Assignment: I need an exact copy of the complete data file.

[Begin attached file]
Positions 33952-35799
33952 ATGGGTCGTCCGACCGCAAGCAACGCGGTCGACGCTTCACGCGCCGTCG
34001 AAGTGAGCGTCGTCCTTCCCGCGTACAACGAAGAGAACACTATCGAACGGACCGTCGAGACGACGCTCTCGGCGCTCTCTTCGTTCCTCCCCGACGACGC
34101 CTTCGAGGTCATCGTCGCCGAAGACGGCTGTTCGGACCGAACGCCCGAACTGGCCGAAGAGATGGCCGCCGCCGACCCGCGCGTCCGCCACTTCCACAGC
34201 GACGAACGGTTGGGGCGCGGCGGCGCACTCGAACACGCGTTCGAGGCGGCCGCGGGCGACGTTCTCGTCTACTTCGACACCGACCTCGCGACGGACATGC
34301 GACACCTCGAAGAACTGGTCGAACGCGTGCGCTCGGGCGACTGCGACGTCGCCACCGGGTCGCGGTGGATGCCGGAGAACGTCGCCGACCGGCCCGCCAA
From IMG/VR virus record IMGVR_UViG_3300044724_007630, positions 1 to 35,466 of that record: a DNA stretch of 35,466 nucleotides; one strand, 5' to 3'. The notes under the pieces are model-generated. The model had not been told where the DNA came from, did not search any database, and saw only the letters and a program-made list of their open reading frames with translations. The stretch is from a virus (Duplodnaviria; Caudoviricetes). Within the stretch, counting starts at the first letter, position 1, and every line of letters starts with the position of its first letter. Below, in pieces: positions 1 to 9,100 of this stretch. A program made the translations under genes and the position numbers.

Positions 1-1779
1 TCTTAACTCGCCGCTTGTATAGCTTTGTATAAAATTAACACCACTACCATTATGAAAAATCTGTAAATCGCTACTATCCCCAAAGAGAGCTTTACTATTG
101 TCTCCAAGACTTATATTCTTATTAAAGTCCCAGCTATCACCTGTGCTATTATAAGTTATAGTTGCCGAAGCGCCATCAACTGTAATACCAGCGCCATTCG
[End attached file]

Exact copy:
Positions 33952-35799
33952 ATGGGTCGTCCGACCGCAAGCAACGCGGTCGACGCTTCACGCGCCGTCG
34001 AAGTGAGCGTCGTCCTTCCCGCGTACAACGAAGAGAACACTATCGAACGGACCGTCGAGACGACGCTCTCGGCGCTCTCTTCGTTCCTCCCCGACGACGC
34101 CTTCGAGGTCATCGTCGCCGAAGACGGCTGTTCGGACCGAACGCCCGAACTGGCCGAAGAGATGGCCGCCGCCGACCCGCGCGTCCGCCACTTCCACAGC
34201 GACGAACGGTTGGGGCGCGGCGGCGCACTCGAACACGCGTTCGAGGCGGCCGCGGGCGACGTTCTCGTCTACTTCGACACCGACCTCGCGACGGACATGC
34301 GACACCTCGAAGAACTGGTCGAACGCGTGCGCTCGGGCGACTGCGACGTCGCCACCGGGTCGCGGTGGATGCCGGAGAACGTCGCCGACCGGCCCGCCAA
From IMG/VR virus record IMGVR_UViG_3300044724_007630, positions 1 to 35,466 of that record: a DNA stretch of 35,466 nucleotides; one strand, 5' to 3'. The notes under the pieces are model-generated. The model had not been told where the DNA came from, did not search any database, and saw only the letters and a program-made list of their open reading frames with translations. The stretch is from a virus (Duplodnaviria; Caudoviricetes). Within the stretch, counting starts at the first letter, position 1, and every line of letters starts with the position of its first letter. Below, in pieces: positions 1 to 9,100 of this stretch. A program made the translations under genes and the position numbers.

Positions 1-1779
1 TCTTAACTCGCCGCTTGTATAGCTTTGTATAAAATTAACACCACTACCATTATGAAAAATCTGTAAATCGCTACTATCCCCAAAGAGAGCTTTACTATTG
101 TCTCCAAGACTTATATTCTTATTAAAGTCCCAGCTATCACCTGTGCTATTATAAGTTATAGTTGCCGAAGCGCCATCAACTGTAATACCAGCGCCATTCG